Writer: Amy Berryman
Director: Ian Rickson
We acknowledge its existence but don’t worry too much about the consequences. We know we should do more, but really, will recycling that one bottle help all that much? Underpinning the harrowing reality of life in a climate crisis earth is a continuing conceptual narrative in both science fiction and drama, and as time presses on, these stories grow closer to the bone.
Amy Berryman’s Walden, filmed at the Harold Pinter Theatre, and available in cinemas, targets the central issue facing us and wraps this in a sisterly dynamic whose complex relationship strikes accord with the differing opinions and perspectives we share.
Climate refugees, lunar colonies, printed foods, bombings in India, tsunamis and hundreds of miles of unbreathable air – the complexity and enormity of the setup is intimidating, and this is only twelve minutes in. It’s all obtuse and too much; Berryman’s script exposition is a scatter-gun of dreads and fears which doesn’t come over as authentic. Ian Rickson’s direction isn’t helpful, formulating an intense listing structure as the cast reel off the horrors of the world with little sense of care or endangerment.
Returning to earth, NASA astronaut Cassie finds herself invited to her estranged sister and partner’s cabin far from the reaches of toxins and living a more natural lifestyle away from screens, technology and other humans. Though initially excited to see one another, Cassie and Stella cannot quite overcome their bitterness in life. Stella (once a NASA architect) is resentful of the life Cassie would lead in her place.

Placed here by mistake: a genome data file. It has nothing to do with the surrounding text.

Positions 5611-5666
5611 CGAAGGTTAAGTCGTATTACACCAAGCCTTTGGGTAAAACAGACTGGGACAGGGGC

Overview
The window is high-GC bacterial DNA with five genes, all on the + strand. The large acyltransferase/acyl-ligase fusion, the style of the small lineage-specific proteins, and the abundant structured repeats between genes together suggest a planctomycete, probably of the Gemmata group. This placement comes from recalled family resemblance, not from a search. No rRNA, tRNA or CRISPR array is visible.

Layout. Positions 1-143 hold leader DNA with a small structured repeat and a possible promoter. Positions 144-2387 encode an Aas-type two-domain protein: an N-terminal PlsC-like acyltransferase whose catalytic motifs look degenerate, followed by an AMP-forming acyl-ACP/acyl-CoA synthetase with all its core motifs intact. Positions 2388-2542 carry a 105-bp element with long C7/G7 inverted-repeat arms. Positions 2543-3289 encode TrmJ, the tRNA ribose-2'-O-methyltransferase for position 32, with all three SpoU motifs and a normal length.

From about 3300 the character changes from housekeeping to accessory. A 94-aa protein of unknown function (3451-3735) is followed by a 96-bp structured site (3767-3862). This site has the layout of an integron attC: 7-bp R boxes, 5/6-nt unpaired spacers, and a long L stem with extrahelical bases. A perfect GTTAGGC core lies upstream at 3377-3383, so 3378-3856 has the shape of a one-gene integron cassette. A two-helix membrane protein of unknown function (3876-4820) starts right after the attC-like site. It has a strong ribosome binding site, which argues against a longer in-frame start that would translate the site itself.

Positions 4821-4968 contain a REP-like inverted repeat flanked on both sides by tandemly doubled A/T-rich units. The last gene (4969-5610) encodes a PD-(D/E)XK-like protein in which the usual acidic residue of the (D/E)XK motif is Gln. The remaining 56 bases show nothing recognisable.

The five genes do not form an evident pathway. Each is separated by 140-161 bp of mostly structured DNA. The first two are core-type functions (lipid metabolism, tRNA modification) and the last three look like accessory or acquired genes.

This is the real fascination as the core focal point is the dynamic between sisters Cassie and Stella. Gemma Arterton and Lydia Wilson are sisters pitted against one another by their father, a famous astronaut. Orbiting one another, they encircle, unsure if the other is playing prey or predator. It’s the more enthralling aspect to watch within the production. Wilson achieves a stronger sense of development; her intensity stripped back, whereas Arterton ends where she begins. Still enjoyable, and a reminder of Arterton’s stage strength, the emotional impact of Rickson’s slow burn has consequences as it softens the impact.
There is, for those willing, a pay-off, a sequence where Arterton and Wilson flourish with palpable sisterly connection and love, leading to the conclusive (or lack thereof) ending. Walden doesn’t claim to have a tidy ending with a neat bow, but it’s a fitting moment that reinforces the indecisive natures, leaving unanswered questions. Intentional, of course, but it cannot go without note that this will be immeasurably divisive for audiences – appeasing some, enraging others.
On limited release in cinemas